§   Tim Ambrose, Guard, Albany: Like Harris, Ambrose has incredible physical gifts, but has never come close to getting much out of the gifts he was blessed with on the court. He still doesn’t defend ANYONE, and doesn’t seem to have much energy or passion for the game.

§    Joel Barkers, Forward, Hartford: Barkers came out of the gate on fire in his first season at Hartford, and looked like the physical presence they desperately needed on the low-blocks. Alas, it wouldn’t last, as Barkers has looked uninspired and disinterested during most of the season.

§    Robbie Jackson, Center, UMBC: A transfer from Marshall, Jackson was billed as a 7-footer who would change the game in the America East. Jackson took the floor out of shape, overweight, and without much passion or fire. At 7 feet (more like 6’10”) he plays the game like he’s 6’1”.

§    Athletic Director Joel Thirer/Head Coach Kevin Broadus/Tiki Mayben/D.J. Rivera/Malik Alvin et all: What more needs to be said about this collective group of clowns that has imploded the Binghamton basketball program? They single handedly turned Vestal, NY, into the setting of a Road Warrior movie. Cocaine and Marijuana Dealing, condom stealing, credit card fraud, paying players, pressuring admissions to let in unqualified students, pressuring teachers to change grades, and in general allowing student athletes at a low-major school to live completely above the law; that sort of thing isn’t acceptable at UConn, let alone Binghamton. To quote Adam Sandler’s Billy Madison, “I award them no points, and may god have mercy on their souls.”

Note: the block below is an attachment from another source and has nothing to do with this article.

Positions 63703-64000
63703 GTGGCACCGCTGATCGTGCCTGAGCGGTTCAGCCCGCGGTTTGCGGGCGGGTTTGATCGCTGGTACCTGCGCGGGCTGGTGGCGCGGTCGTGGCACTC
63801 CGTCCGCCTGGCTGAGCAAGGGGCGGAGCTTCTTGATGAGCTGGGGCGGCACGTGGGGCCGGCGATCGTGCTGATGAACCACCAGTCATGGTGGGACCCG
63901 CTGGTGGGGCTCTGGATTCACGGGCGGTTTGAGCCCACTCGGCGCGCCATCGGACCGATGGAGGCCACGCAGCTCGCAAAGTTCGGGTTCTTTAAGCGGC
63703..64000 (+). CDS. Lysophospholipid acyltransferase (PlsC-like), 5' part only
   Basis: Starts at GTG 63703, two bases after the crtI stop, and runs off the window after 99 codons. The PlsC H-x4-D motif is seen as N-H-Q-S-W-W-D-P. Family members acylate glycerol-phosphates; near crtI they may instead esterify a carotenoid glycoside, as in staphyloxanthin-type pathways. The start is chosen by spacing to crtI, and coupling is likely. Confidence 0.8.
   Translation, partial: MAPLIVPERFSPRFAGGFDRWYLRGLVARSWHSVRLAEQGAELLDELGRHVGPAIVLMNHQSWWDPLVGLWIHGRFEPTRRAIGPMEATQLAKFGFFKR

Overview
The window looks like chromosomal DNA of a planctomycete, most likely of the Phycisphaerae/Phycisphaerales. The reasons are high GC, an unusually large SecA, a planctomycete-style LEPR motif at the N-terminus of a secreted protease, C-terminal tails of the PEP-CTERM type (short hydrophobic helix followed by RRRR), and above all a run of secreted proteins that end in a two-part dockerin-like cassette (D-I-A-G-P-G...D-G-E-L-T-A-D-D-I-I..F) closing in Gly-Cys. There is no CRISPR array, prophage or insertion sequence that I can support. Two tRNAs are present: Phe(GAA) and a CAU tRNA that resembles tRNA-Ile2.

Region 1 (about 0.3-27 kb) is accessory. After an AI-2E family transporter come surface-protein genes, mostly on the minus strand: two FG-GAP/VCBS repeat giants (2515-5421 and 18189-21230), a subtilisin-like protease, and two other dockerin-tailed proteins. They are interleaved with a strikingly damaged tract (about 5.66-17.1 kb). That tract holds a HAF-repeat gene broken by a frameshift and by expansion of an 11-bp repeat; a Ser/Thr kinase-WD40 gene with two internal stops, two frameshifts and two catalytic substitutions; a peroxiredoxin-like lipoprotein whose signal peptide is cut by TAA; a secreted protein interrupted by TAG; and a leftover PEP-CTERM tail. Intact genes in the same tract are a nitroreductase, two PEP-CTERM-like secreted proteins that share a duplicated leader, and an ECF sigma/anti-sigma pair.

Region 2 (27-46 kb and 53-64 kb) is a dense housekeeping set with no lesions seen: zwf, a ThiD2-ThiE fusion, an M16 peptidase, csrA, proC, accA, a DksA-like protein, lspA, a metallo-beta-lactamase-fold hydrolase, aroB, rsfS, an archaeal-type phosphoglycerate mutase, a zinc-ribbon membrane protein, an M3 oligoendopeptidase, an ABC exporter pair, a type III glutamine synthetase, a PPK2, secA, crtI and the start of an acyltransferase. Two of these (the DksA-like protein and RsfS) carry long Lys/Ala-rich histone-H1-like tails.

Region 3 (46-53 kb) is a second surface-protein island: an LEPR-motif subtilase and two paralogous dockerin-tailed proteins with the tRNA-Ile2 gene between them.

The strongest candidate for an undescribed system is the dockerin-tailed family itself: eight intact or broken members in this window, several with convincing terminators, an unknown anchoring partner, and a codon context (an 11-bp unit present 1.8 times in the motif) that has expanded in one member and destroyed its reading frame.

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Hoopville Archives

College Basketball Tonight

We hope you enjoyed COLLEGE BASKETBALL TONIGHT during the 2016 NCAA Tournament. COLLEGE BASKETBALL TONIGHT is a comprehensive look at the NCAA Tournament hosted by veteran college basketball broadcaster Ted Sarandis, along with co-hosts Mike Jarvis and Terry O'Connor, both former Division I coaches. It also included many great guests, including Hoopville's own Phil Kasiecki.

The show aired on AM 710 WOR in New York City on Sunday evenings starting with Selection Sunday and running through the NCAA Tournament.

Here are links to the shows:

March 13, 2016 - First hour | Second hour

March 20, 2016 - First hour | Second hour

March 27, 2016 - First hour | Second hour

April 3, 2016 - First hour | Second hour